The Case of the Defective Ratchet

» Posted by on Apr 25, 2013 in Federal Employers Liability Act (FELA), Jones Act, Personal Injury | 1 comment

The Merchant Marine Act of 1920, also known as the Jones Act, is primarily a statute of the US federal government to ensure that inland transport of cargo and people are carried out by American vessels manned by Americans. However, the Jones Act also provides for the protection of the civil rights of seamen from work-related injury and death, and is often cited in personal injury cases usually handled by a maritime lawyer conversant with the intricacies of maritime law.

Maritime work is inherently dangerous, which is why the Jones Act parallels the Federal Employers Liability Act (FELA) protecting railroad workers in many respects. However, the provisions of the Jones Act with respect to personal injury claims need to be navigated carefully for a successful claim, because interpretations of negligence and liability can be tricky depending on the circumstances of the case.

Take for example the claim in Perkins v. American Electric Power (Sixth Circuit Court of Appeals, 2001) where a second mate sustained serious injury because of a defective ratchet supplied by AEP. The contention was that AEP was negligent in that it failed to ensure the safety of its crew by providing adequate tools and training to carry out their tasks without fear of injury. The plaintiff, James W. Perkins, lost the case in district court, but was granted a partial reversal on appeal.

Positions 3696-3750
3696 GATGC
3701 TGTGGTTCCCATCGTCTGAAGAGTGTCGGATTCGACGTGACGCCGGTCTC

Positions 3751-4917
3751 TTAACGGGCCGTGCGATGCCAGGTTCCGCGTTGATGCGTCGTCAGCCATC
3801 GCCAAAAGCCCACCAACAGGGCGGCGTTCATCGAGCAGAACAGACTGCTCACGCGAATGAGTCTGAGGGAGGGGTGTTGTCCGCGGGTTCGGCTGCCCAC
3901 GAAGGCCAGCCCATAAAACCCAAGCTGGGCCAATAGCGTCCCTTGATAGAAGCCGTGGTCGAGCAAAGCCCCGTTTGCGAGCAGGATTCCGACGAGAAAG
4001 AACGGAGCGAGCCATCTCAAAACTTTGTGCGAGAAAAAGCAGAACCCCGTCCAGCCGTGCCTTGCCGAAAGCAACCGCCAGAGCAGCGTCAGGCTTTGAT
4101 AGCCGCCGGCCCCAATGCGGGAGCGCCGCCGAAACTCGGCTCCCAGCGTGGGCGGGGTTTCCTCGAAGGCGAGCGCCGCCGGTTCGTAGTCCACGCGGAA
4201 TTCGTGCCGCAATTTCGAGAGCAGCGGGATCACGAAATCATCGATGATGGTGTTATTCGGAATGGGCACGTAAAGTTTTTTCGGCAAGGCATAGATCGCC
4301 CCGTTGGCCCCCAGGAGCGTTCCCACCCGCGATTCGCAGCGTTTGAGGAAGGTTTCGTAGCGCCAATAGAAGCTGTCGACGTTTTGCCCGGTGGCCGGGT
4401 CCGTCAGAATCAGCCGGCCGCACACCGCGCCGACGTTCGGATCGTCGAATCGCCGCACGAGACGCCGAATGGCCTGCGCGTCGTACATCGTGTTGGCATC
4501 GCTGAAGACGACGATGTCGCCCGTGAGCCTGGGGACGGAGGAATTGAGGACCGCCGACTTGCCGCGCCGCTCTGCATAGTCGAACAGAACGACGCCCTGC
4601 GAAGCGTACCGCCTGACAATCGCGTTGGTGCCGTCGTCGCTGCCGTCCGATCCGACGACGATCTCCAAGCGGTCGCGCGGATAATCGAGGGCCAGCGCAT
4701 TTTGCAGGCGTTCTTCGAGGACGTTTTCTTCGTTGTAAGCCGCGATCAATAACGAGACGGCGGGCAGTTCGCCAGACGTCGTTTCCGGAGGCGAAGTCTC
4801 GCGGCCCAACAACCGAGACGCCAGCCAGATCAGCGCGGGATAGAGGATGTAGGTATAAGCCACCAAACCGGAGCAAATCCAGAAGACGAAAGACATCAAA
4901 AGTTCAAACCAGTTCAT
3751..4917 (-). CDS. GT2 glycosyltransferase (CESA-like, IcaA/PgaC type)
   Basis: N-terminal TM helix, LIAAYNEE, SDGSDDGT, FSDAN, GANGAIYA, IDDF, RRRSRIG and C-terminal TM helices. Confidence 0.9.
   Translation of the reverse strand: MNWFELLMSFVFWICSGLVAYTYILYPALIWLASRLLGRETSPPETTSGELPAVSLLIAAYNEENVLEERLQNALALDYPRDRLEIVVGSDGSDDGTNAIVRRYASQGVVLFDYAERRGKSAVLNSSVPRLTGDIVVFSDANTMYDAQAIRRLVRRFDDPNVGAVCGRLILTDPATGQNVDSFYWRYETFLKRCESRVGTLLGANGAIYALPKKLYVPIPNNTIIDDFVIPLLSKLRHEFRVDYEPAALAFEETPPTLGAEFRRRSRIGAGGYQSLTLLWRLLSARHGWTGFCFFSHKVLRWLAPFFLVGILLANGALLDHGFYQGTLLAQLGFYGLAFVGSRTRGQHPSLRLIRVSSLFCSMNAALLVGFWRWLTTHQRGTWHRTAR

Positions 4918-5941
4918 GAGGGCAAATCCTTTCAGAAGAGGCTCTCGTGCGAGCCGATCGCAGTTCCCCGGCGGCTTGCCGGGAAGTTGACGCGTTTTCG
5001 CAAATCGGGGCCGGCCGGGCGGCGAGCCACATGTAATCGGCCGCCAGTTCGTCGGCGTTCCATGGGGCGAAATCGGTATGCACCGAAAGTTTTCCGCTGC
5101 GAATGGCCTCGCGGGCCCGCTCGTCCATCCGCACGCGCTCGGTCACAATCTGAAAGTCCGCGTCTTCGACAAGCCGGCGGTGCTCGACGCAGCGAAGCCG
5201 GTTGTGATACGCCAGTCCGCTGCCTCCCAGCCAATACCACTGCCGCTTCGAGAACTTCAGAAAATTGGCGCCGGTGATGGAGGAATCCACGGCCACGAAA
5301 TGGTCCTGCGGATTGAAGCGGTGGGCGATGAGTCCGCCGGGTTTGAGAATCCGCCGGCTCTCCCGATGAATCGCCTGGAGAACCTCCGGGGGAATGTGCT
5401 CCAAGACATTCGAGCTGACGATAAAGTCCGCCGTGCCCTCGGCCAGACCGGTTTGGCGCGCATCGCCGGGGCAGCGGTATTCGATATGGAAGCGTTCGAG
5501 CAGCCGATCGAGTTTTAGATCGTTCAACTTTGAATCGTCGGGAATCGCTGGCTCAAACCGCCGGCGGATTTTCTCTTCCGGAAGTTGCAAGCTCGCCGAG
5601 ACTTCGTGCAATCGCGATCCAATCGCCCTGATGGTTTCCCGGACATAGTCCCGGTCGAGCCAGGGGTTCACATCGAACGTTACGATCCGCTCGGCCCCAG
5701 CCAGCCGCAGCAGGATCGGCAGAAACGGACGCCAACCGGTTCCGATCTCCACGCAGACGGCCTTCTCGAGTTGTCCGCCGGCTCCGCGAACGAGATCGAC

The case illustrates that while the ratchet was clearly defective, the plaintiff failed to provide evidence that AEP knew about the defect and allowed its use anyway. Moreover, the work history of the plaintiff negated the allegation that he needed additional training to do the task that resulted in his injury. The saving grace was that AEP was found negligent under the doctrine of seaworthiness inherent under the Jones Act for not providing safety ropes or handrails that may have prevented the accident.

It is not enough to think you have a clear case of negligence to prove a personal injury claim under the Jones Act because proving negligence requires a myriad of conditions to be met. Expert knowledge and experience of a maritime lawyer is needed in handling the case to have a reasonable hope of success.

1 Comment

  1. Interesting article. I didn’t know about this issue.

Submit a Comment

Your email address will not be published. Required fields are marked *

*

You may use these HTML tags and attributes: <a href="" title=""> <abbr title=""> <acronym title=""> <b> <blockquote cite=""> <cite> <code> <del datetime=""> <em> <i> <q cite=""> <s> <strike> <strong>